At least a team of researchers discovered it two new minerals that have never been seen before Countrythe great find it was in one meteorite of 15 tons found in Somalia, which became the ninth meteorite taller never found. Now researchers at the University of Alberta they will try to identify and name the two substances never before seen on Earth.
In this context, Chris Herd, professor in the Department of Earth and Atmospheric Sciences and curator of the meteorite collection at the University of Alberta. commented: “Every time you get a new oremeans that the geological conditions The real one, the chemistry of the rock, was different from what had been found before. Likewise, he added that the two minerals in the meteorite make the discovery even more exciting and new to science.
What did they call the new minerals?
According to what the University of Alberta released, the two minerals found are from a single 70-gram piece sent to the university. Canadian for their classification and apparently there are a third ore potential that would, however, be considered if the researchers obtained more samples of the huge meteoritecould it be possible that even more minerals are found.
This is how the two newly discovered minerals were named elaliita Y any instantonite. The first got its name from itself. meteoritenicknamed meteorite”The Alibecause it was found near the city The Aliin the region of Hiiraan in Somalia. On the other hand, Herd named the second mineral after Lindy Elkins Tantonvice president of the iASU Interplanetary Initiativeteacher of the Arizona State University School of Earth and Space Exploration and principal investigator of the next mission Psyche of the POT.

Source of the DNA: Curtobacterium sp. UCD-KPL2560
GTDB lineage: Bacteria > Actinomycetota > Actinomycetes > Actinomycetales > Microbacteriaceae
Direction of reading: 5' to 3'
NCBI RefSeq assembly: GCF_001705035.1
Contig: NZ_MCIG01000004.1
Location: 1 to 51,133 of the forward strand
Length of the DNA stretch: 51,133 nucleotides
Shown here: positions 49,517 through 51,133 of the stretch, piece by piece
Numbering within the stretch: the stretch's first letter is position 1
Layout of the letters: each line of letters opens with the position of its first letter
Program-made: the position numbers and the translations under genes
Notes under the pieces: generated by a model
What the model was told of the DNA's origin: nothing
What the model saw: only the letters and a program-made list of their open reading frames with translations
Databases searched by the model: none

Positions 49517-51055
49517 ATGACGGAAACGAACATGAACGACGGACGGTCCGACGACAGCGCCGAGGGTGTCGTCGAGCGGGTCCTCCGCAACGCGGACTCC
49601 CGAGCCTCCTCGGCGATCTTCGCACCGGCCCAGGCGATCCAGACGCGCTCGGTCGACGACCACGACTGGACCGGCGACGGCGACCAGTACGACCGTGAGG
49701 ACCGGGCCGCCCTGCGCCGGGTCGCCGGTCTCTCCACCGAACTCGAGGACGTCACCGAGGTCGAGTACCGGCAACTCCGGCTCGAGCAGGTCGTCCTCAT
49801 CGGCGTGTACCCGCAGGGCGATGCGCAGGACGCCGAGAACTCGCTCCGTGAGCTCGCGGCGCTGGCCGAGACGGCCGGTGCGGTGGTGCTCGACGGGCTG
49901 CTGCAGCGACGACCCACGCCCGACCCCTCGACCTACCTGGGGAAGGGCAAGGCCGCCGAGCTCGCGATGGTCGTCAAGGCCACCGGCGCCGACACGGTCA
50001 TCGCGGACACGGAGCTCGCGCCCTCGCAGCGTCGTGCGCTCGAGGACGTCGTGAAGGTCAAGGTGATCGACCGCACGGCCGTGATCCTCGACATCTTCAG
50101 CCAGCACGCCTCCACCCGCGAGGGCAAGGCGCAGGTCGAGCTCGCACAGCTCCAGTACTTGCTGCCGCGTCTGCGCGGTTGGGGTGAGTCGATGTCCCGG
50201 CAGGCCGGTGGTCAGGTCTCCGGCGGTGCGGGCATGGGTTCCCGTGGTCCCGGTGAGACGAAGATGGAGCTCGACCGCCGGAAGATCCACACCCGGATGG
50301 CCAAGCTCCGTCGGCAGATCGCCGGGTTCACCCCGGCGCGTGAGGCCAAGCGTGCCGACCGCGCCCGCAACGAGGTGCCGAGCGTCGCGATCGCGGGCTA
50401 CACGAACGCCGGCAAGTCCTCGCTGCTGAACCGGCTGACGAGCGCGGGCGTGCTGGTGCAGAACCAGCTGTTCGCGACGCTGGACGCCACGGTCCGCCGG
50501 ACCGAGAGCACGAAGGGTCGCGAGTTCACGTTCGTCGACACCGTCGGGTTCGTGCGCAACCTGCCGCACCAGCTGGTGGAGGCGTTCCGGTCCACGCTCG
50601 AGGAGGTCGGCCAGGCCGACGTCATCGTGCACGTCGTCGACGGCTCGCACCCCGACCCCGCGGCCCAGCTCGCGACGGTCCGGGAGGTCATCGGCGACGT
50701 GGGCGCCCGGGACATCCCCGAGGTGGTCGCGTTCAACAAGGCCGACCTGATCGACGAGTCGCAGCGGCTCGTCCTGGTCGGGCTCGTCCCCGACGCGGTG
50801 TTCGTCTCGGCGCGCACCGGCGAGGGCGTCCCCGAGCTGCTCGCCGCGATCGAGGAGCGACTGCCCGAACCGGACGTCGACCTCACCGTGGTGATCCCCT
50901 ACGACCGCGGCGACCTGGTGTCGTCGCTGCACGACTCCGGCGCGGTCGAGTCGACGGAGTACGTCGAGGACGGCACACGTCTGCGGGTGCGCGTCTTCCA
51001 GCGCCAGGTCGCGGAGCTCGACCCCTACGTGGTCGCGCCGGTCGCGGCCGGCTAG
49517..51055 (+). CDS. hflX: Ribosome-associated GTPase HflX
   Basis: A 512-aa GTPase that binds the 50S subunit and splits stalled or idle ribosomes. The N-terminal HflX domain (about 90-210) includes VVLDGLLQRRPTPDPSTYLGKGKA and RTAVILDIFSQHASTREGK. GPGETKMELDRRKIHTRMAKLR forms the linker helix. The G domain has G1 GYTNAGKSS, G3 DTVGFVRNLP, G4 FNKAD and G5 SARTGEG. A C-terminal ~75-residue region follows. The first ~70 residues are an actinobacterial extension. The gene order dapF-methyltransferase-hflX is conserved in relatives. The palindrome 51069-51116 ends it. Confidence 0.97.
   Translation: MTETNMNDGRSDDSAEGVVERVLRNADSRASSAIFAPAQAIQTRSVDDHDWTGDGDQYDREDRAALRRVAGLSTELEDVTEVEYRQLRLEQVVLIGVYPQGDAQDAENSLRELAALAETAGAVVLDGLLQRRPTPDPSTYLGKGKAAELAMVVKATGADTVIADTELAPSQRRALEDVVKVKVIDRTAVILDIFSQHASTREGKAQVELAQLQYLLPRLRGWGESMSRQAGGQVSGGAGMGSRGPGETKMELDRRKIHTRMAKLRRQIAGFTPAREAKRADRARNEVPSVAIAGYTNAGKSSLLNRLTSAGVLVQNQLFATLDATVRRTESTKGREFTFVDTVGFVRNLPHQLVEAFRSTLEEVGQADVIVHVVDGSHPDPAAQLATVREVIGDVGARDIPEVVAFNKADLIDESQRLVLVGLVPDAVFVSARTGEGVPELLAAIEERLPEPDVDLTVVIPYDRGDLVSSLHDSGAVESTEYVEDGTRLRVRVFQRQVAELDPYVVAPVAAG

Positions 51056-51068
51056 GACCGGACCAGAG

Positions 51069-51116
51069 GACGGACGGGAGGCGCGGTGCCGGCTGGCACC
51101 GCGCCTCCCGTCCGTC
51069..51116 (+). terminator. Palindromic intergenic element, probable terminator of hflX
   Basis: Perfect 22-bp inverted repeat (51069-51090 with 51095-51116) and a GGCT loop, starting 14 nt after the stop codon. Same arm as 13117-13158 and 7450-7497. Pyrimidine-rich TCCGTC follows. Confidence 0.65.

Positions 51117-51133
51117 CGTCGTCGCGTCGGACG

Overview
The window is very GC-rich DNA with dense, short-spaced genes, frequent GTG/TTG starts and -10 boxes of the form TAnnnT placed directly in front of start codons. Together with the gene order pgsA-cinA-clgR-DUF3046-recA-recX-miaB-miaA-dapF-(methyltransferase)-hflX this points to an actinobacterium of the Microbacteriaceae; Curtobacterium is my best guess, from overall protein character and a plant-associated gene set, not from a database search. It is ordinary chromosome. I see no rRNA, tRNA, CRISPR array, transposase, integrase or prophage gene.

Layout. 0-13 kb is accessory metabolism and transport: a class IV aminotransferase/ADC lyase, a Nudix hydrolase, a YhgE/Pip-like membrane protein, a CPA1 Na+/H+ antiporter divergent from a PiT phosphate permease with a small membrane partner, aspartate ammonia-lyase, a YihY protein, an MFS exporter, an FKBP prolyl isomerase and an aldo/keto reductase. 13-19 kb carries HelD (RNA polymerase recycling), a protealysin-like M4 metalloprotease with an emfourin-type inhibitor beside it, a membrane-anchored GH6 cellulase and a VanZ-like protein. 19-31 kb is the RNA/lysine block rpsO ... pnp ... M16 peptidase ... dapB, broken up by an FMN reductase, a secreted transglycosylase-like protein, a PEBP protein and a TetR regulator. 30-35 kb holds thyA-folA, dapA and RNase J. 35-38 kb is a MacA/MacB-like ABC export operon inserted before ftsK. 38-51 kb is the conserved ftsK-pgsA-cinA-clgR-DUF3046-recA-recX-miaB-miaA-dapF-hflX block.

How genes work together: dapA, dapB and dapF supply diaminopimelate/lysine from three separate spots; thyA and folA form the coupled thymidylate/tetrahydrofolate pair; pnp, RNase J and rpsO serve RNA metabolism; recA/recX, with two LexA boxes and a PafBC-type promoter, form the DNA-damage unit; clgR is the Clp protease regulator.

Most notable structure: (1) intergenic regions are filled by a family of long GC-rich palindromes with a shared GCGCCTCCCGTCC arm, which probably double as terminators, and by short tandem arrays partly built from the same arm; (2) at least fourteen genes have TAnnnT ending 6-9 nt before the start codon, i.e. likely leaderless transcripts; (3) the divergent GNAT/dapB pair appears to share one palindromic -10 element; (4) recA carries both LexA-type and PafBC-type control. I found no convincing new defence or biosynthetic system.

“Lindy has worked a lot on it How are the cores of planets formed?how these iron and nickel nuclei are formed, and the closest analog we have is the iron meteorites. So it made sense to name a mineral after him and acknowledge their contributions science,” explained Herd.
This is how the El Ali meteorite is classified
In collaboration with researchers at the University of California, Los Angeles (UCLA for the acronym in English) and the California Institute of Technologyherd classified the El Ali meteorite like a meteor from “iron IAB complex“, one of more than 350 in that particular category. While Herd was analyzing the meteorite to classify it, he saw something that caught his eye. Also added was the experience of Andrew Locockhead of the Electron Microprobe Laboratory at the University of Alberta, who has been involved in other descriptions of new minerals, including the Hermanite-(Ce). “The first day he did some analysis, he said, ‘You’ve got at least two new minerals there,'” says Herd. “That was amazing. Most of the time you need much more work than that to say there is a new mineral”.
The fast identification of Locock was possible because earlier had been the two minerals synthetically made, for what could equalize the composition of newly discovered natural minerals with their man-made counterparts. While the meteorite’s future remains uncertain, Herd said researchers have received word that it appears to have moved China looking for a potential buyer, so it remains to be seen if additional samples can be drawn scientific purposes.